A couple of weeks ago I volunteered for Basic Rights Oregon, for a night of calling Oregonians and trying to persuade them to support marriage equality.
At the training, me and other pro-equality volunteers roleplayed conversations before we went onto the phones. Roleplaying the part of someone opposed to same-sex marriage, I explained that I didn’t think that there was anything wrong with gay sex or gay relationships per se., but that I was concerned with how changing the definition of marriage would alter the country’s already fragile marriage culture. If there’s no longer a special status set aside for generative relationships, how will we continue to say that every child needs and deserves a father and a mother?
My roleplaying partner was bewildered, and scanned through the sheet of suggested responses to common arguments without finding anything helpful.
Later, once I was on the phone talking to real-life opponents of same-sex marriage, it became apparent why such intellectual arguments against marriage equality hadn’t been included on Basic Right Oregon’s cheat sheet.
It’s because those arguments never came up.
What I heard, over and over, from opponents of same-sex marriage is that they’re against it because “that’s what the Bible says.”
That’s what all but two opponents of SSM I spoke to said. Other callers seemed to have a similar experience.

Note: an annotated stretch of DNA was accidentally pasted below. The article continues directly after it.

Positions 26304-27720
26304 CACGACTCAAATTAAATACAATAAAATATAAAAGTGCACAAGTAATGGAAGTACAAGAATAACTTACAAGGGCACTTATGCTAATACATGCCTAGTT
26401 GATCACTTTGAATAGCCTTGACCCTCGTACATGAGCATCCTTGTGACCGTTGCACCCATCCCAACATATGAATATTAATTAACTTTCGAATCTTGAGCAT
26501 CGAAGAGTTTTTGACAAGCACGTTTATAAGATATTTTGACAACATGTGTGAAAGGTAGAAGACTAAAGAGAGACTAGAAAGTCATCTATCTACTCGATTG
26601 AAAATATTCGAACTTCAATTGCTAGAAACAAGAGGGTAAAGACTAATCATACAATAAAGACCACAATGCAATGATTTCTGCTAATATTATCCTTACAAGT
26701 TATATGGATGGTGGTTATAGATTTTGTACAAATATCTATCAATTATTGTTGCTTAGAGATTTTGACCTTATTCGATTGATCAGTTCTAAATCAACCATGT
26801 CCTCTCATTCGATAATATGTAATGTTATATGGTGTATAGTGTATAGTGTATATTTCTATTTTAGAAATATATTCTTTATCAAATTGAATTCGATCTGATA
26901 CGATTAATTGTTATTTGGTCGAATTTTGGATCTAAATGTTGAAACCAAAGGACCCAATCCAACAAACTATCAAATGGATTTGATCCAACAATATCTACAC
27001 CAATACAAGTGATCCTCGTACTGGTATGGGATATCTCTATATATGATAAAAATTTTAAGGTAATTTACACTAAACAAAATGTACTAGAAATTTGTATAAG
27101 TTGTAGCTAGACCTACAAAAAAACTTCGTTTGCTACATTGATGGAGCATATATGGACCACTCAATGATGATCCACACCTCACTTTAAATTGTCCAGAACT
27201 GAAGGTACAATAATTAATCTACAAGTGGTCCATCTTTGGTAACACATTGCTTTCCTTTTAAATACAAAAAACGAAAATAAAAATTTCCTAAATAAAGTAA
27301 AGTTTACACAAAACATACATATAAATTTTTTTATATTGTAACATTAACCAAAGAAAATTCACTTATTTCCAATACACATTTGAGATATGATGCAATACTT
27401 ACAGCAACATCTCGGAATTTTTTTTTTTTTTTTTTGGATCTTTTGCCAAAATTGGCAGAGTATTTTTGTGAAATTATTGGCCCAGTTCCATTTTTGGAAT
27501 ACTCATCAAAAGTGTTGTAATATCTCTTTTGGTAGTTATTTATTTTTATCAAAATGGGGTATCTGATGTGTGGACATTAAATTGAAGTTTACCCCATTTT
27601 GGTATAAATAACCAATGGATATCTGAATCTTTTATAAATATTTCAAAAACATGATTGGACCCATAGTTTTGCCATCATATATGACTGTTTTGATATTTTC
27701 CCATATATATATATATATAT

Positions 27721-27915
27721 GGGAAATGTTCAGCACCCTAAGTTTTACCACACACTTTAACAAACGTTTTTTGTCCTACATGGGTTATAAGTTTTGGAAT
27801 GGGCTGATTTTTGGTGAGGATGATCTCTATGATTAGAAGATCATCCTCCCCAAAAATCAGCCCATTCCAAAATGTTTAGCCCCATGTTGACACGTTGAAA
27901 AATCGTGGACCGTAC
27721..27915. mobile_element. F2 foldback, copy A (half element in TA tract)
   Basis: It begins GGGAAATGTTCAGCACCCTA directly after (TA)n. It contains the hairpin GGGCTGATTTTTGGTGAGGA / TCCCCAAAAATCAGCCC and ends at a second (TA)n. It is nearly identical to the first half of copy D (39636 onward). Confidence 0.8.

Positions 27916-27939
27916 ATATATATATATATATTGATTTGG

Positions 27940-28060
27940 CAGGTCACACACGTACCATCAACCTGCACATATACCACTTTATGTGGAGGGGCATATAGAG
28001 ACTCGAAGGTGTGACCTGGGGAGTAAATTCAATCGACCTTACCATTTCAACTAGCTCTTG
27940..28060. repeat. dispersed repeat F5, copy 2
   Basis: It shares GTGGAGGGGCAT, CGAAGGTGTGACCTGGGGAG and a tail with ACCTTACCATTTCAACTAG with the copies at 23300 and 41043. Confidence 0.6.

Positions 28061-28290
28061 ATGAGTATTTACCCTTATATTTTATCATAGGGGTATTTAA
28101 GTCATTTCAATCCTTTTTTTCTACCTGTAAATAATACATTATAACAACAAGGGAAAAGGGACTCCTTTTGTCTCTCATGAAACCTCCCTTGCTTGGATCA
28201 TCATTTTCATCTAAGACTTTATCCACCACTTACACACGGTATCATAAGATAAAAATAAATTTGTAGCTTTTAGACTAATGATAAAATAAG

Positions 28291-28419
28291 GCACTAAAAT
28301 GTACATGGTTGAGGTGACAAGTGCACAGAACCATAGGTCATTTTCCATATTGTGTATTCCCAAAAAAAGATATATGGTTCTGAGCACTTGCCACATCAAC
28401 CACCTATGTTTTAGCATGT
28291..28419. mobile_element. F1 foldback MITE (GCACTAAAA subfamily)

While there are logical rebuttals to “that’s what the Bible says,” some of which were on our cheat sheet, the responses that might score points in a formal debate didn’t seem persuasive.
What seemed to be more effective was to talk to people about their own marriages (if they were married). How long have you been married? Why did you want to get married? Why do you think gay people want to marry?
Most people said what anyone would say — that they married because they were in love, because they wanted to build a family, because it was the right time.
Don’t get me wrong, it was extremely rare for someone to change their minds (none of the people I spoke to did). But even among those who didn’t change their mind, most said that gay and lesbian couples want to get married for the same reasons they did.
I’m sort of addicted to the process of civil argumentation. It helps me to clarify my own arguments and thinking, and it also helps me avoid bad mental habits (like demonizing those who disagree with me). But I’m not sure that the sort of careful, highly intellectualized discussions we have on this site really have much to do with the real “gay marriage” issue as understood by most Americans.
And in the end, the issue will probably be decided more by cohort replacement — by older voters being replaced by younger voters — than by persuasion and changing minds.